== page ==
Knight Move 1990 Famicom Disk System (Japan) Idealist
Wordtris 1991 DOS, Game Boy, Classic Mac OS, SNES Designer
El-Fish 1993 DOS Original concept
(with Vladimir Pokhilko)
Knight Moves 1995 Windows Idealist
Ice & Fire 1995 Windows, Macintosh Original concept
(with Vladimir Pokhilko)
Tetrisphere 1997 Nintendo 64 Contributor
Microsoft Entertainment Pack: The Puzzle Collection 1997 Windows & Game Boy Color Designer
Microsoft Pandora's Box 1999 Windows Designer
Microsoft A.I. Puzzler 2001 Windows Designer
Hexic 2003 Windows Original concept and design
Hexic HD 2005 Xbox 360 Original concept and design
Dwice 2006 Windows Designer
Hexic 2 2007 Xbox 360 Designer
Marbly 2013 iOS Original concept and design

Awards and recognition[edit]

In 1996, GameSpot named him as the fourth most influential computer game developer of all time.[10]

On 7 March 2007, he received the Game Developers Choice Awards First Penguin Award. The award was given for pioneering the casual games market.[11]

On 24 June 2009, he received the honorary award at the LARA - Der Deutsche Games Award in Cologne, Germany.[12]

In 2012, IGN included Pajitnov on their list of 5 Memorable Video Game Industry One-Hit Wonders, calling him "the ultimate video game one-hit wonder."[13]

On 2015, Pajitnov won the Bizkaia Award at the Fun & Serious Game Festival[14][15]

See also[edit]


  1. ^ Russian: Алексей Леонидович Пажитнов, IPA: [ɐlʲɪkˈsʲej lʲɪɐˈnʲidəvʲɪtɕ ˈpaʐɨtnəf].


  1. ^ "Corporate Bio". Tetris. Retrieved April 17, 2021.
  2. ^ "Tetris: a history". Retrieved 2012-05-06.
  3. ^ "Alexey Pajitnov, Creator of Tetris". tetris holding. Retrieved 2018-08-05. He received his Masters degree in Applied Mathematics from the Moscow Institute of Aviation
  4. ^ "History of Computers and Computing, Birth of the modern computer, Software history, Tetris of Alexey Pajitnov". Retrieved 10 March 2019.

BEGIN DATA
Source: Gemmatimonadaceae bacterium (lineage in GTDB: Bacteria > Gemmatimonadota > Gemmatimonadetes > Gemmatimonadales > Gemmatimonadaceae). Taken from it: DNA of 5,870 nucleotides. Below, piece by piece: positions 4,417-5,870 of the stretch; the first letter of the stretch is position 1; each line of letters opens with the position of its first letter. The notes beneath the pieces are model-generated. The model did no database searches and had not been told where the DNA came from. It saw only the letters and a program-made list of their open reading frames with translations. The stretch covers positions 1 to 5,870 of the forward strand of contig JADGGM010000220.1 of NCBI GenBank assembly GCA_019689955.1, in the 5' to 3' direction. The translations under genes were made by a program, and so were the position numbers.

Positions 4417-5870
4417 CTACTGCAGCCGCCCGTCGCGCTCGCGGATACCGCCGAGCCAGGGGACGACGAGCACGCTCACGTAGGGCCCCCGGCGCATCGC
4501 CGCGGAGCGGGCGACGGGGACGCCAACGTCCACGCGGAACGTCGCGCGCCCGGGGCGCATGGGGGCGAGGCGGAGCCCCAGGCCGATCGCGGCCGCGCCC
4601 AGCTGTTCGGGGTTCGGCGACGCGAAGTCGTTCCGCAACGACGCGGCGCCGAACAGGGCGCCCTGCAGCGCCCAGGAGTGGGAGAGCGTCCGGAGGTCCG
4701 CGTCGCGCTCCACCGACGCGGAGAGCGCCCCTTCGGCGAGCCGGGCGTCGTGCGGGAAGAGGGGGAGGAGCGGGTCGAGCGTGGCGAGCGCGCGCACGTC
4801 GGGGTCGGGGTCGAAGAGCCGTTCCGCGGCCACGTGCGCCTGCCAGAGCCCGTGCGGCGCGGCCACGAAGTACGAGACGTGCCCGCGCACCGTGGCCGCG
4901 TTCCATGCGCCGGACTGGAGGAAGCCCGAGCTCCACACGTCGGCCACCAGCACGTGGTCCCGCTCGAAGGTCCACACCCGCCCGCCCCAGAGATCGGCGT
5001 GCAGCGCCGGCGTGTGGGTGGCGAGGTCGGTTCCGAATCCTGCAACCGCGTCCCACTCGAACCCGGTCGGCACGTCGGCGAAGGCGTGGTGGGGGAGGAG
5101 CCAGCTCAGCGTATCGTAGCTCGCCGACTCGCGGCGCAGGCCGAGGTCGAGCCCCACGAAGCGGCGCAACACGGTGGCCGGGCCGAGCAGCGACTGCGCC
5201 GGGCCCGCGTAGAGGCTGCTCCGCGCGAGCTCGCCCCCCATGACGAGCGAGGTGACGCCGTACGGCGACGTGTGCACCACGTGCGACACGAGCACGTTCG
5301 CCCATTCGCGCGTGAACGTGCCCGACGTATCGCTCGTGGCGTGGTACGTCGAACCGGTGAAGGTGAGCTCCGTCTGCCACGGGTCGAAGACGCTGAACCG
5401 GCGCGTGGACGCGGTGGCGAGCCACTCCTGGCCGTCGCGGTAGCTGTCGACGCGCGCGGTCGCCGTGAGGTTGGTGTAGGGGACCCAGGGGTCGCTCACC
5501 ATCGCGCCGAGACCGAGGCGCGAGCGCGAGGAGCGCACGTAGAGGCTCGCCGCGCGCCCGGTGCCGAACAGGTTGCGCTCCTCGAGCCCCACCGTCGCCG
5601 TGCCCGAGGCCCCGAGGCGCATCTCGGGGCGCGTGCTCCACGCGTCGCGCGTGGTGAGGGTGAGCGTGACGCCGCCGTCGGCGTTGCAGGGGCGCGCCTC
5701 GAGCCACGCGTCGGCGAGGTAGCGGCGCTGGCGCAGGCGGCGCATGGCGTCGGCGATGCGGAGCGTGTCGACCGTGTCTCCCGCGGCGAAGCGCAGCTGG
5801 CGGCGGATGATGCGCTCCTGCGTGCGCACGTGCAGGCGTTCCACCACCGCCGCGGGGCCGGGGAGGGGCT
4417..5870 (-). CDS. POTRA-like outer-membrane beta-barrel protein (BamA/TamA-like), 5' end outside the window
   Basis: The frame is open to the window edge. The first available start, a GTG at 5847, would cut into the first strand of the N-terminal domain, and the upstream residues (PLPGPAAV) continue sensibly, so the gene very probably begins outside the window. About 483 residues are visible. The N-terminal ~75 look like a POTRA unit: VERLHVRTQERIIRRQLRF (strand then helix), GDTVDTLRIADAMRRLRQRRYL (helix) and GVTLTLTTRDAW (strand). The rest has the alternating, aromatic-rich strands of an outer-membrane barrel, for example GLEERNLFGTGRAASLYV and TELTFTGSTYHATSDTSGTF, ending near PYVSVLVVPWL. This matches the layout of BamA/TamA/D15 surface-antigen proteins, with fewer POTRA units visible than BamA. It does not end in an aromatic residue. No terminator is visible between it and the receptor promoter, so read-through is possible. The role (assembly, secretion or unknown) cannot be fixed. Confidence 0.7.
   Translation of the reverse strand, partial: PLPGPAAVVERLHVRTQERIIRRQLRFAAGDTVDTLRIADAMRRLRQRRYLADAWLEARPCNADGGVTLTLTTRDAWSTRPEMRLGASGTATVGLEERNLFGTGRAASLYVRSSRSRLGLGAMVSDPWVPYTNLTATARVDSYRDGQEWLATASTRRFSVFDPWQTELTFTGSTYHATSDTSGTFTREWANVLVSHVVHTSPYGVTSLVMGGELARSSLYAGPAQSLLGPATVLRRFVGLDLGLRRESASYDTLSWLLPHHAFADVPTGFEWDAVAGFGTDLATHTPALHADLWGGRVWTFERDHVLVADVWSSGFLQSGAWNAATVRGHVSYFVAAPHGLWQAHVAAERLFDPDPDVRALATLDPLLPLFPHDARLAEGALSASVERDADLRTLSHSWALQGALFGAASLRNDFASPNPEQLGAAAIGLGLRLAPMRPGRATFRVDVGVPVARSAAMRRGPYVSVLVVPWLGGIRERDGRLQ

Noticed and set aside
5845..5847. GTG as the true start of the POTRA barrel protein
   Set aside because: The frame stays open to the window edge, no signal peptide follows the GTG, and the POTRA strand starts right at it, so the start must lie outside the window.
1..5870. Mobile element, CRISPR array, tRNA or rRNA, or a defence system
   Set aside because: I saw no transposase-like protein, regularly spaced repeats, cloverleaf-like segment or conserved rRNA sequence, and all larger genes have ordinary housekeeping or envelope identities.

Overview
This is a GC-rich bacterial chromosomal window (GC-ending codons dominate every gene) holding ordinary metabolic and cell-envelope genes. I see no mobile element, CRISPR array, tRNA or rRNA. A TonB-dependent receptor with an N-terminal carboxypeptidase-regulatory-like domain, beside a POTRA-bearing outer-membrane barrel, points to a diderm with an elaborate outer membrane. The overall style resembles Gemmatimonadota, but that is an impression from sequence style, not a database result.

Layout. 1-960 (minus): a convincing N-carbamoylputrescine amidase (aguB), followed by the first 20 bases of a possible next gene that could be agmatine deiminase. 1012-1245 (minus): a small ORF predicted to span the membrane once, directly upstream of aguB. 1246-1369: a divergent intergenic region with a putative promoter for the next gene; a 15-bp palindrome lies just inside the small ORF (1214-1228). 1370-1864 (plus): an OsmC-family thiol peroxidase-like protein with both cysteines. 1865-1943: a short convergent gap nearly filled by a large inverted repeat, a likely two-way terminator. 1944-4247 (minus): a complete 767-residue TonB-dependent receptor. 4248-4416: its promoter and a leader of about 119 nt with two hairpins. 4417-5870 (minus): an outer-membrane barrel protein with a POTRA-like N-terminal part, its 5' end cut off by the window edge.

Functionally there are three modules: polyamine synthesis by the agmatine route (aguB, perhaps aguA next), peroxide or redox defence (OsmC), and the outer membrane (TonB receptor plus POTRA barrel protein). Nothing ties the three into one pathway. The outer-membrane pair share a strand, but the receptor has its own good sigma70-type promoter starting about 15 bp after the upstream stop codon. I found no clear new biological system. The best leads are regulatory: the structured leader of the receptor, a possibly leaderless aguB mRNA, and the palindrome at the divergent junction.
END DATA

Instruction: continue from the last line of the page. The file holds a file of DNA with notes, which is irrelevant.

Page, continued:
5. ^ a b "Meet the men who built the only perfect video game: Tetris". Digital Trends. Retrieved 2016-04-25.
  6. ^ "Screenshots from Welltris, retrieved 31-10-2007". Archived from the original on 2006-04-22. Retrieved 2009-11-20.
  7. ^ "WildSnake newsletter 18 August 2005, retrieved 31-10-2007". 2005-08-18. Archived from the original on 12 November 2009. Retrieved 2009-11-20.
  8. ^ "Dmitri Pajitnov — In Memoriam, retrieved February 9, 2018".
  9. ^ "Skier identified after body was missing for a month on Mount Rainier, retrieved Feb 9, 2018". The News Tribune. 2017-08-22.
  10. ^ "Internet Archive Wayback Machine". 2005-02-21. Archived from the original on 21 February 2005. Retrieved 2012-05-06. Cite uses generic title (help)
  11. ^ "2007 Game Developers Choice Awards To Honor Miyamoto, Pajitnov". Gamasutra. Archived from the original on 7 March 2007. Retrieved 2007-02-12.
  12. ^ "News report on Deutsche Games Award 2009". Archived from the original on 26 June 2009. Retrieved 2009-06-25.
  13. ^ Reilly, Luke. "5 Memorable Video Game Industry One-Hit Wonders - Games Feature at IGN". IGN. Retrieved 2012-05-06.
  14. ^ "F&S 2015 BIZKAIA AWARD".
  15. ^ "El inventor del Tetris desvela su exito". Retrieved 8 July 2019.

External links[edit]